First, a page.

Seattle, Washington –A new study taking place at the University of Washington School of Medicine entitled, Moms + Marijuana seeks area participants to examine the effects of “prenatal marijuana use on infant development.” The study aims to determine whether or not using cannabis to alleviate morning sickness is damaging to babies. The Twitterverse cannot help debate the study’s moral and scientific potentialities.
The utter crassness of comparing such participants to the unwilling victims of the Tuskegee experiments aside, Twitter users immediately began projecting their polarizing thoughts on the matter.
An incredulous Twitter user was up in arms about the possibility of pregnant women being asked to use cannabis, while another user subtly pointed out that the study was seeking pregnant participants who use cannabis, not to use cannabis.
Another user suggested that if some pregnant women are going to use cannabis anyway, why not study its effects?
(You can almost hear Nancy Grace sreaming “The Babies” while clutching her pearls.)
What is Moms + Marijuana?
According to Moms + Marijuana’s website the study will analyze whether “prenatal marijuana use affects their child’s brain development and cognitive, motor and social skills.”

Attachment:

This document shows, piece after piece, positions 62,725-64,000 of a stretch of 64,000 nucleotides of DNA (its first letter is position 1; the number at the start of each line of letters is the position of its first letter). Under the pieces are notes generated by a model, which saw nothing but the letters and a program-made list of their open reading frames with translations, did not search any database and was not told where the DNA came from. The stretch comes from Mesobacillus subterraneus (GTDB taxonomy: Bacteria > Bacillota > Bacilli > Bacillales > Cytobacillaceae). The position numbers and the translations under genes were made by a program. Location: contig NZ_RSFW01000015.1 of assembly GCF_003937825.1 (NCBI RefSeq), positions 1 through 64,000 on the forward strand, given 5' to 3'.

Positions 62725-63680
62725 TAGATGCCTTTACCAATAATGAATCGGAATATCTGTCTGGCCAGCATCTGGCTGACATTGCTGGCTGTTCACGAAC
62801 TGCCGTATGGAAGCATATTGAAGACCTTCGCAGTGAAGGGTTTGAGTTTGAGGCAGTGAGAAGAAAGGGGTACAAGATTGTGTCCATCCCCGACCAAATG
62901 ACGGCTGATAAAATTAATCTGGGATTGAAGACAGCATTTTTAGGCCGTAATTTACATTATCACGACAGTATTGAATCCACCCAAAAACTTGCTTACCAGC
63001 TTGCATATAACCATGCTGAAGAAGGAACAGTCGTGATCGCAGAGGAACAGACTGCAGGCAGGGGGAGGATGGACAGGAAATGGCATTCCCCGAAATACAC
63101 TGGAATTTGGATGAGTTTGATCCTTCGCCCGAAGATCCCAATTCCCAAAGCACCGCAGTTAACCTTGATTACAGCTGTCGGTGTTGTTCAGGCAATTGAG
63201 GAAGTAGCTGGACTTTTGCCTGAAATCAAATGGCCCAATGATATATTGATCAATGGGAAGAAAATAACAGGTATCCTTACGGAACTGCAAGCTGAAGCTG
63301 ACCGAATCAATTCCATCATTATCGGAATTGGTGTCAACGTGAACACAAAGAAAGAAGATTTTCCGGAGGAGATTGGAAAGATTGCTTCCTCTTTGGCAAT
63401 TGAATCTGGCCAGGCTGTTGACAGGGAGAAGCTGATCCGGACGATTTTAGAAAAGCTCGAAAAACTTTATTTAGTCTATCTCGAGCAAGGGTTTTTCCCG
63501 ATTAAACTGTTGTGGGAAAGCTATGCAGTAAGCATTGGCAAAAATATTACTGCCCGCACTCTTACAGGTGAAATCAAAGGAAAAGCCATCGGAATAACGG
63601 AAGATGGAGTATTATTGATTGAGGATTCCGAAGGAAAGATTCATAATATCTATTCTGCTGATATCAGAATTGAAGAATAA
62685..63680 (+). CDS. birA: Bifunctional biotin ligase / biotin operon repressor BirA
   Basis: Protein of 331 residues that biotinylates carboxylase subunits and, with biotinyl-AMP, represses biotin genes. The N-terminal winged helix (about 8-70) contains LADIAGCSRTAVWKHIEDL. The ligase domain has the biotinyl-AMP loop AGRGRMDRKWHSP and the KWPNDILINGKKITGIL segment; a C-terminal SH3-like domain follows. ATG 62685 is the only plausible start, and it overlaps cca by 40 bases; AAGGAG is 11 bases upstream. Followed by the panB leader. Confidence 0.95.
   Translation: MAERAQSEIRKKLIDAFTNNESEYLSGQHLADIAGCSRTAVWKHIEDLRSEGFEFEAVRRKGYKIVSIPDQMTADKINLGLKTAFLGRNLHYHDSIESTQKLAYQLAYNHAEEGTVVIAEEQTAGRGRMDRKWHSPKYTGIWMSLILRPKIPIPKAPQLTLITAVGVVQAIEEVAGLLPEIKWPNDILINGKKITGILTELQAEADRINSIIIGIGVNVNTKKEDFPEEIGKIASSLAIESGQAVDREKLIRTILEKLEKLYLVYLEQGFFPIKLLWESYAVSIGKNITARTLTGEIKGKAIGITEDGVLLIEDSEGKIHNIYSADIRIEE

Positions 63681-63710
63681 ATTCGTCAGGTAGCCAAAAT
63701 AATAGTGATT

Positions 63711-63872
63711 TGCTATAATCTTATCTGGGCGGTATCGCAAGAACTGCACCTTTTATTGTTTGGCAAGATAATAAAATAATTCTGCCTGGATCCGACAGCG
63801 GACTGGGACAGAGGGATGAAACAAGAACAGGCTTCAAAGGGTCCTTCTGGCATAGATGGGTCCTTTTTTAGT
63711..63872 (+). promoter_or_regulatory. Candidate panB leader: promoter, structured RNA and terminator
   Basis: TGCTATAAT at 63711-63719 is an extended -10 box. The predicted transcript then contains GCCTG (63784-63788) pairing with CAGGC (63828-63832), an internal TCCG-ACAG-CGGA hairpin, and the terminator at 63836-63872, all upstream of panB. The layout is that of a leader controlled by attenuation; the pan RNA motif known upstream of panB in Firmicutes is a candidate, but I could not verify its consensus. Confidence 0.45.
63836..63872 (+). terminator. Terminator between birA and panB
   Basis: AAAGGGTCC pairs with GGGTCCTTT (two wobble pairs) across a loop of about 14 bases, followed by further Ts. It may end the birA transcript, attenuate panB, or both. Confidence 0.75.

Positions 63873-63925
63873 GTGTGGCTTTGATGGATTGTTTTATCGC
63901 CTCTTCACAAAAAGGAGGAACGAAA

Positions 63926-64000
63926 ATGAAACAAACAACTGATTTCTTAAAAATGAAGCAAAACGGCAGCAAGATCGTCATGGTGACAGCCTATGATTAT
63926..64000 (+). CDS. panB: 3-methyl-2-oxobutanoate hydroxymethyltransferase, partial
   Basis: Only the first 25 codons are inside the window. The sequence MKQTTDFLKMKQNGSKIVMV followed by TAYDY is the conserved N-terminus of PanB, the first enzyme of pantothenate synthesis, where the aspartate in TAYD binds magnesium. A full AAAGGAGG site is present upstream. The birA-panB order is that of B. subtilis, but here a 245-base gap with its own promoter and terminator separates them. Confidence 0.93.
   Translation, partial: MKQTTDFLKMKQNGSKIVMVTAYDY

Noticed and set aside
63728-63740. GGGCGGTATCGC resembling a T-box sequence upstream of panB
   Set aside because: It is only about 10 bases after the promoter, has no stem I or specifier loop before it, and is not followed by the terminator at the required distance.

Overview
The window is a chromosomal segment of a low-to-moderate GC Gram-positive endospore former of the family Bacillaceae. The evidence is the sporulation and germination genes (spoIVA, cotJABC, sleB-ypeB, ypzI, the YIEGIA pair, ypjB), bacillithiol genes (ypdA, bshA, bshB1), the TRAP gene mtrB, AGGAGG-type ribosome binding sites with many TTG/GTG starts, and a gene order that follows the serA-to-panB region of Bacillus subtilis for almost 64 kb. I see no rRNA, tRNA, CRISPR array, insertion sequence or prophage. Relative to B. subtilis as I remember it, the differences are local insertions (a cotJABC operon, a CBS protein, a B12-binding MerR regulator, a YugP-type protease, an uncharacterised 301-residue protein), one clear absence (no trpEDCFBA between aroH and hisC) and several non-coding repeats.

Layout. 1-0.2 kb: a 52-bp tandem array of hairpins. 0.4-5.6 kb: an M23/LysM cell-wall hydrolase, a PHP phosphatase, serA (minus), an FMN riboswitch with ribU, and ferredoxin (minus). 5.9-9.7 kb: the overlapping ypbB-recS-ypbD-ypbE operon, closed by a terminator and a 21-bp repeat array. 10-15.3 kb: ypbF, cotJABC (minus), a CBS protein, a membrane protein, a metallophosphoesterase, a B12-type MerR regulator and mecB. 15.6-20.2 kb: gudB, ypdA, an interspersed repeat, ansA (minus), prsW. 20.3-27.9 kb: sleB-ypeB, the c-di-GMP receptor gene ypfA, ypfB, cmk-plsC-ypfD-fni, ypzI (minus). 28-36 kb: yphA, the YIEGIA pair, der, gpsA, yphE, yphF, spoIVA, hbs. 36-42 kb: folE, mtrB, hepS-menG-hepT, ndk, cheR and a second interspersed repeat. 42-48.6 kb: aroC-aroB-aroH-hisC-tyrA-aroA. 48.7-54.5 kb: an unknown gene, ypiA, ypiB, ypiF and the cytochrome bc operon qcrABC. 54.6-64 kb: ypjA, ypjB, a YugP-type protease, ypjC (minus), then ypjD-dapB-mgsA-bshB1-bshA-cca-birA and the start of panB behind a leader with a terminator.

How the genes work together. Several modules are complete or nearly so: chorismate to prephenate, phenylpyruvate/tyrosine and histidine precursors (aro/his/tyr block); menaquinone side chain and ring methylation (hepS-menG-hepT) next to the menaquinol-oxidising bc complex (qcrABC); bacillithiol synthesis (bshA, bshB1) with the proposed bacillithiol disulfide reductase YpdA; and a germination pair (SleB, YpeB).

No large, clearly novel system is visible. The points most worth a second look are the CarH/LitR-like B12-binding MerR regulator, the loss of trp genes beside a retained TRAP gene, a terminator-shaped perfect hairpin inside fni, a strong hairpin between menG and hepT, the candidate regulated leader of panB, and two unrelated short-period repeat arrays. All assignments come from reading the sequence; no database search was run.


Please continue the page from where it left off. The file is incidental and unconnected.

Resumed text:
Participants who use cannabis primarily to control nausea, and abstain from alcohol, tobacco and any illicit drugs, will make up the control group. The expectant mothers will also have to submit to urinalysis.
The research will be co-led by Drs. Natalia Kleinhaus and Stephen Dager in UW’s Department of Radiology.
“The very few investigations that have studied prenatal cannabis exposure and infant brain development have all involved women who are polysubstance drug users. No one has looked at marijuana use exclusively,” said Dr. Kleinhaus, according to Spokane’s KXLY.
The researchers will track the participants cannabis use and periodically drug test them during their pregnancies. At six month of age the babies’ brains will be subjected to an MRI-scan –that does not contain radiation– to identify possible behavioral effects of cannabis exposure,” according to the researchers’ website.
The site goes on to explain while “most studies of prenatal cannabis exposure have focused on addiction, with pregnant participants using alcohol and other substances in addition to marijuana. That’s why University of Washington researchers, led by Natalia Kleinhans, are recruiting participants for a new study designed to look at the effects of marijuana alone.”
Participants must be 21 to 34 years of age, and be less than 13 weeks expecting. They will be compensated $300 and provided with follow-up physician referrals should anything abnormal be detected.
Individuals not participating in the study are free to participate in the ensuing debate on Twitter.
Full story is available here.